The Business Plan Imperative
Column by Jack Scott
SCORE believes that every entrepreneur needs to develop a business plan. A business plan is a strategic plan for the business' success. It is difficult to write and forces you to be specific, helps address weaknesses before you launch the business, allows you to assess its feasibility before you invest time and money, gives you a roadmap on how your business will grow and helps you control the business by establishing benchmarks to evaluate your results. Good plans must be written by the entrepreneur and not by a proxy or not come out of a template because he or she must know everything in the plan. It is easier to write a plan when an entrepreneur is not engaged in the stream of tactical minutia involved in operating a business although we see more than a few owners of on-going businesses write a plan to "take them to the next level."
A good business plan describes who you are, what you're going to do, where you're going, how and when you are going to get there and why you'll be successful. It may not take you directly there because starting a business is like beginning an adventure. "An entrepreneur's main job is not to flawlessly execute the business plan so lovingly articulated in his or her business plan. It's to embark on a learning journey that may, on occasion, reach the destination that the initial plan had in mind." (MIT Sloan Management Review, March 2010). Few of you know of Odeo Podcasting Services that we know today as Twitter after multiple tweaks to the plan or Max Levchin Criptographics that became PayPal on its sixth try. But both had a framework to work from. A good business plan should contain:
• A hard-hitting executive summary of not more than two pages that should summarize Objectives, mission, financing needs, ownership, a start-up overview, product and/or service description and one or two sentences from each major section.
• A market analysis that includes a description of the entire market for your products and services, a segmentation of that market, a precise description of the segment(s) you wish to pursue, description of intermediate influence on buyers such as dealers, distributors, sales reps, trade associations, etc., description of intermediate influence on buyers such as dealers, distributors, sales reps, trade associations, etc., competitive conditions -- present and anticipated, pricing conditions -- present and anticipated government influences, history of similar products, services or businesses.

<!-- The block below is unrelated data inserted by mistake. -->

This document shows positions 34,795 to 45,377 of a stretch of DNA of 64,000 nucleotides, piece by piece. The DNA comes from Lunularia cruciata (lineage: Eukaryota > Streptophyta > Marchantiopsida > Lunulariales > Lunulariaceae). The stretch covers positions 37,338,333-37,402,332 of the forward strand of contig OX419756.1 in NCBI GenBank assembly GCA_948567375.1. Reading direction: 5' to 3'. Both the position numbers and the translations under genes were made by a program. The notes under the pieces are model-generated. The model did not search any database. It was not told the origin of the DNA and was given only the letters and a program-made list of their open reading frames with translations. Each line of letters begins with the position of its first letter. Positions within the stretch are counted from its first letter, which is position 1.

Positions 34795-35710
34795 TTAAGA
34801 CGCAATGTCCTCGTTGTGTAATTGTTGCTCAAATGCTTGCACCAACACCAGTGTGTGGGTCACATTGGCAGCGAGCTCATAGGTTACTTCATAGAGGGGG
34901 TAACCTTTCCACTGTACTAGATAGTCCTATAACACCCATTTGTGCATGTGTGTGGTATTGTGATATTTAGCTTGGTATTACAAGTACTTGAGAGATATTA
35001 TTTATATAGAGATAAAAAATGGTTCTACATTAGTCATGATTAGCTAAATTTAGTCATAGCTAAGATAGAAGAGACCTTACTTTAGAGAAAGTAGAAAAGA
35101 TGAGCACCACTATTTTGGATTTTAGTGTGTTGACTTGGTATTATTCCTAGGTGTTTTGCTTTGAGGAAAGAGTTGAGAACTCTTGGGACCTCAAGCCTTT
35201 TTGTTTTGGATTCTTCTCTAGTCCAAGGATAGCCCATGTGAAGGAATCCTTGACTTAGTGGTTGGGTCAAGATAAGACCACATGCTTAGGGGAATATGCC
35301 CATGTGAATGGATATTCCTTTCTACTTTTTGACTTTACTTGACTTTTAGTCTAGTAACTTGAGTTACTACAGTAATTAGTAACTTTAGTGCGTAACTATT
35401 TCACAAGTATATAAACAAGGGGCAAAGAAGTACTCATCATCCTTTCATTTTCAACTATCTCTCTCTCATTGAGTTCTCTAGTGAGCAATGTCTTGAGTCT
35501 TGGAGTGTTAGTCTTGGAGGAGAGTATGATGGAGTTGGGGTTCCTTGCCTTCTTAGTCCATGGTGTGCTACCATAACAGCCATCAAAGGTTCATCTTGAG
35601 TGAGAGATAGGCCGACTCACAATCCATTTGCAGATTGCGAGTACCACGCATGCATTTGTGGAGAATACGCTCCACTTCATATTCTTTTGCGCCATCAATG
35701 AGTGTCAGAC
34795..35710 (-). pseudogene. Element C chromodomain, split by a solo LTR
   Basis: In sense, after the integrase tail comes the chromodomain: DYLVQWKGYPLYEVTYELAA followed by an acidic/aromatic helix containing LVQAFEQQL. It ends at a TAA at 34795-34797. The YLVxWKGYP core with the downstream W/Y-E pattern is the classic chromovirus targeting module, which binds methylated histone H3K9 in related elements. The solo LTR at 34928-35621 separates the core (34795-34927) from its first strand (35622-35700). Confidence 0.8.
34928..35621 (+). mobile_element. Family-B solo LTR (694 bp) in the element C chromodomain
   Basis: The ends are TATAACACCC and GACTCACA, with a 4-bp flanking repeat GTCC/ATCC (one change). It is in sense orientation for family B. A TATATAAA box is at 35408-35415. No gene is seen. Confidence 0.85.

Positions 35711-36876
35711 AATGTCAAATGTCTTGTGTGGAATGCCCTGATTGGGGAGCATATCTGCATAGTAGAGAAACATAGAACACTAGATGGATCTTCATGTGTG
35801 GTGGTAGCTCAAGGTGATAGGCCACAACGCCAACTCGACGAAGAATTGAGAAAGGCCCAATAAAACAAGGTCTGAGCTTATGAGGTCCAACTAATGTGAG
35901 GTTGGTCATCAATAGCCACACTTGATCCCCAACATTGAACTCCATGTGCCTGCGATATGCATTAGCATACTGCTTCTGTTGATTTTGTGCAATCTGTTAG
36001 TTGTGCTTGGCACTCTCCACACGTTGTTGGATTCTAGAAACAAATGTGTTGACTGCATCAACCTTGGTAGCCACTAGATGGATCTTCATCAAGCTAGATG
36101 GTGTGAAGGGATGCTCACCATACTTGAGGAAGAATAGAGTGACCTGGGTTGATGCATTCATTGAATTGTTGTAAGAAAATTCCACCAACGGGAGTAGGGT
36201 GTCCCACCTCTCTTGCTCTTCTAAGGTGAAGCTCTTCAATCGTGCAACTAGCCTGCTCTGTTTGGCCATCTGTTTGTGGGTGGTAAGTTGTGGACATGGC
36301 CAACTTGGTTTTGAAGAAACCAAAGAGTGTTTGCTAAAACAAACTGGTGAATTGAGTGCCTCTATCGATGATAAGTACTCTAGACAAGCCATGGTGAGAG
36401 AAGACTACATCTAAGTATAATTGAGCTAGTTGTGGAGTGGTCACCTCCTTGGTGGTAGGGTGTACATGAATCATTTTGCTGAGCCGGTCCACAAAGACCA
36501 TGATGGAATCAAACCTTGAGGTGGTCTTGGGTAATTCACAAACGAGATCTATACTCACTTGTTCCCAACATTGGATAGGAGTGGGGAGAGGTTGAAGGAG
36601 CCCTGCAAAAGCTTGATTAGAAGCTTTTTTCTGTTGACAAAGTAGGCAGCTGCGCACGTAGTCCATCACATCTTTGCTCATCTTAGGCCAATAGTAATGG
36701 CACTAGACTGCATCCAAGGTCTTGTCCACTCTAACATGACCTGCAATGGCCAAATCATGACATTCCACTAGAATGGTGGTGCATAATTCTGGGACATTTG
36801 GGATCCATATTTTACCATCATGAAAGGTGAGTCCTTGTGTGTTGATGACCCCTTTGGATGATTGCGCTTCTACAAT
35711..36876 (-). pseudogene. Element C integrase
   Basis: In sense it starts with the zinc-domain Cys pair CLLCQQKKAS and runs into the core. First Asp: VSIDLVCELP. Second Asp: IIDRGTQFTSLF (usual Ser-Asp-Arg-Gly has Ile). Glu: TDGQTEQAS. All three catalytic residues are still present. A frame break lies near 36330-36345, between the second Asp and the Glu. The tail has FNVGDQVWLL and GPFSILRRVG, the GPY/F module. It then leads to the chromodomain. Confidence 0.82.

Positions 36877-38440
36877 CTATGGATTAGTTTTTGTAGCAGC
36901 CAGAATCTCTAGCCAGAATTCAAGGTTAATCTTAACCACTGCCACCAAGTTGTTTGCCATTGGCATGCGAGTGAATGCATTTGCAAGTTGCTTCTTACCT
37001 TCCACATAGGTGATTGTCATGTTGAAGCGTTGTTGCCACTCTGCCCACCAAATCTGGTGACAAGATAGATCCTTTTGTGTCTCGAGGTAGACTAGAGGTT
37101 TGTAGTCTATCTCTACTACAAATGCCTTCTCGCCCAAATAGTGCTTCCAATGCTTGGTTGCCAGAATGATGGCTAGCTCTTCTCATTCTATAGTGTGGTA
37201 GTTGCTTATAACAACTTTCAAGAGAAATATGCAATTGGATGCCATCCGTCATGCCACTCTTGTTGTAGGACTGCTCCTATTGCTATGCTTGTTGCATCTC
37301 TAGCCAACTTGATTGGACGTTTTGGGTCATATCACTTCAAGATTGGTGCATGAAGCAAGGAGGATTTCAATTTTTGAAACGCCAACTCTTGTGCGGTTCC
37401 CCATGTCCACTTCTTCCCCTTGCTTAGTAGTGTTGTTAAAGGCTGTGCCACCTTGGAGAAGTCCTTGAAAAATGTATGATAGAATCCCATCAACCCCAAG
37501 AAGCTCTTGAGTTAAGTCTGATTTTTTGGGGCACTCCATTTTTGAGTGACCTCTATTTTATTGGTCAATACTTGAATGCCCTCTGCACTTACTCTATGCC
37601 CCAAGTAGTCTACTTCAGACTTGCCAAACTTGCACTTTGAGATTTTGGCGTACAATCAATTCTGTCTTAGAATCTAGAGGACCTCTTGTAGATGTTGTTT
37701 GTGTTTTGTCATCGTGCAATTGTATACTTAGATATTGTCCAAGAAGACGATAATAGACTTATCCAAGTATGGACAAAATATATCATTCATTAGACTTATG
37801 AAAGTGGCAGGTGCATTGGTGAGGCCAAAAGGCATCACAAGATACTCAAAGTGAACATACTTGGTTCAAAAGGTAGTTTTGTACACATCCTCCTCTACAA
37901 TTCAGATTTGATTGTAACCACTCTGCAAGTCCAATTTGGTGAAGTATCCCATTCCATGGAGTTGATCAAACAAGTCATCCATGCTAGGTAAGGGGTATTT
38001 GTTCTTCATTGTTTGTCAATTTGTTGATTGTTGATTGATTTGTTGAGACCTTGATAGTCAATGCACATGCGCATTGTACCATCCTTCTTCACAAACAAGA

• A market plan that instructs the reader on how you expect to let the market (above) know that you have products or services they want. It includes method(s) of selling and advertising (channel strategy), features to be emphasized, a program for the initial time period, a schedule (who does what, when), a budget a statement of expected results and a contingency plan.
• An operations plan for manufacturing and retail including day-to-day flow, pertinent government rules and regulations, physical layout and comment on the impact of seasonality (if any).
• A personnel plan.
• A financial plan including important financial assumptions, a pro-forma P & L statement, pro-forma balance sheet, a forward looking cash flow statement, breakeven analysis, sensitivity analysis (I preach revenues up 10 percent and down 30 percent from an expected case).
Over the years we survey hundreds of business people that enroll in our business planning seminar about what troubles them most about writing a business plan. The results are consistent; 40 percent are confused by the financials, about 30 percent are worried about converting their amorphous ideas into pragmatic business language; and the other 30 percent about just "getting started."
There are a few skeptics in the Denver area that claim that a budding entrepreneur "need not bother" with a business plan. SCORE disagrees. How do you know where you're going if you don't have a plan? How do you know what success is if you don't define it in advance? How do you get things done on a schedule if you don't have a check-list with dates? And most importantly, how do you raise and manage cash without one? A good business plan is imperative. Fifty percent of new businesses fail in the first five years and 70 percent fail in seven years according to Dunn and Bradstreet. Of those that fail 80 percent do not have a plan. If a client has a SCORE counselor the failure rate is reduced to 10 percent based on a University of Michigan Panel Survey of Entrepreneurial Dynamics for 2005.
In my three years in Denver SCORE leadership I've encountered two "experts" who didn't think a plan was necessary; one was a fledging author who was ready to publish a business book at the time I talked with him and the other, a "business consultant" was trying to hawk business for his one-man firm.
SCORE conducts a comprehensive seminar on developing a business plan monthly at various venues in the Denver metropolitan area. It is a modest fee, high value all day workshop that you can learn about at www.scoredenver.org, Business Seminars. We provide free mentoring for clients who need some coaching after the seminar.